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on 7 January 2009
The Satrapy are a collective that rule the worlds and overlook everything, watching for forbidden technology and destroying it when it surfaces. With Earth, New Anagada and Chimson cut off from this collective hundreds of years earlier, the remains of humanity live where they can, told they are free although more often than not they are restricted in many things.

The Hongguo are a human faction working for the Satrap to ensure that piracy and illegal technology are controlled and restricted in the human population. For many years they have kept an eye on the Ragamuffin, the remaining island people from Earth and the other cut off planets. Now the Hongguo have new orders from their Satrap masters, ones that will force a big change on the human population.

The Ragamuffin are huddled on the outskirts of the wormhole network, making home near the cut-off New Anagada wormhole. When the Hongguo threat becomes apparent, and the wormhole to New Anagada re-opens, they face both old and new enemies and must make decisions that will affect not just them, but all of humanity.

I read Crystal Rain last year and loved the way that Tobias Buckell bought a unique flavour to science fiction. The Caribbean influences made for an interesting story and very strong characters. So, it was with great anticipation that I picked up Ragamuffin. My main question was whether or not Buckell could bring the uniqueness and story telling skills to space opera, and if he could how would it all fit together. I was very pleased to find not only an interesting story, but one with great characters, an interesting history and more than enough action to satisfy anybody.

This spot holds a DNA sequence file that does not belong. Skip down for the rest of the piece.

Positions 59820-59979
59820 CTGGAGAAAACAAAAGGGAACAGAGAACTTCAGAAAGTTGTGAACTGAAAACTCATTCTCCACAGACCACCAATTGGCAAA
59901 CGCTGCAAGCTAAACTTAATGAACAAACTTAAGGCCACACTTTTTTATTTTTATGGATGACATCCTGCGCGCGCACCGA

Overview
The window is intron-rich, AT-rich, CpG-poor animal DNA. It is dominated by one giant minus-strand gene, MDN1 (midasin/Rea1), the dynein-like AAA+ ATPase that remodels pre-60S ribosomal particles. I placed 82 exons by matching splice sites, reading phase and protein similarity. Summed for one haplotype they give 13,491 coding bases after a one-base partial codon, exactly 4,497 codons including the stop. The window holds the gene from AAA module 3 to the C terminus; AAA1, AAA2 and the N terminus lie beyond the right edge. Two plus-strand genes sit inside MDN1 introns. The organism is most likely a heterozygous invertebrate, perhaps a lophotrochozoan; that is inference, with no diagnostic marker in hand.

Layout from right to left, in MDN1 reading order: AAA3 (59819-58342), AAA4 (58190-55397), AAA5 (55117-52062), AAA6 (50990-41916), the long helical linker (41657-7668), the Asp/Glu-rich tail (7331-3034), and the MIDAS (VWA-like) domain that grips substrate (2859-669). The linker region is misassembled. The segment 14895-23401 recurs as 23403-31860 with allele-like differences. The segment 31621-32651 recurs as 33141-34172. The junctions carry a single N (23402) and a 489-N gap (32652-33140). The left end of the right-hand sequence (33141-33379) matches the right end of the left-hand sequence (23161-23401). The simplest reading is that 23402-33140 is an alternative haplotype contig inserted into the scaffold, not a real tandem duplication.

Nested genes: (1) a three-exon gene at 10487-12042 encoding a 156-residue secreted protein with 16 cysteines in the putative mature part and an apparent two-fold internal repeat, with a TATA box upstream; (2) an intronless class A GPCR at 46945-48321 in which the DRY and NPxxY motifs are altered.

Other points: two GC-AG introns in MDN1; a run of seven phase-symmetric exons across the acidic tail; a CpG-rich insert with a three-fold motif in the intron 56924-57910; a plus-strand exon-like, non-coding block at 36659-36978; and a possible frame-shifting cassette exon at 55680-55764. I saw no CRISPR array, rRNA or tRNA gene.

Ragamuffin is split into three sections, initially following Nashara as she escapes the planet she is stuck on and tries to find her way as close to New Anagada as possible. Nashara's story then goes on to entwine with the other section, life on new Anagada after the events of Crystal Rain and the subsequent re-opening of the wormhole and also the merging of the two plots for the final act. All of these are well integrated as a whole, although I am glad that I've read Crystal Rain to fully appreciate the situation on New Anagada.

Nashara is a very unique character, a clone of one of the old founders of Chimson that is designed with forbidden technology to do very serious damage to her enemies - we find out very early on that her fellow clones died unleashing hell on their captors so Nashara could escape. She is a strong female lead with serious attitude - a character that is easy and fun to read with an underlying history that slowly comes to the surface. We've also got another interesting character in Estudo, a Hongguo who has some rather diverse views that don't entirely match up with the rest of the Hongguo. He's interesting and multi-layered and gives a viewpoint that, as a reader, is ideal. We've also got our old friends from Crystal Rain in the shape of John deBrun and, of course, Pepper. I think that reading the first book would help greatly in reading these characters, although a good job is made to give a summarised back-story without interfering with the plot. Pepper is a great character and one of the most enjoyable to read - I'm always turning the page when he's about to see what he'll do next!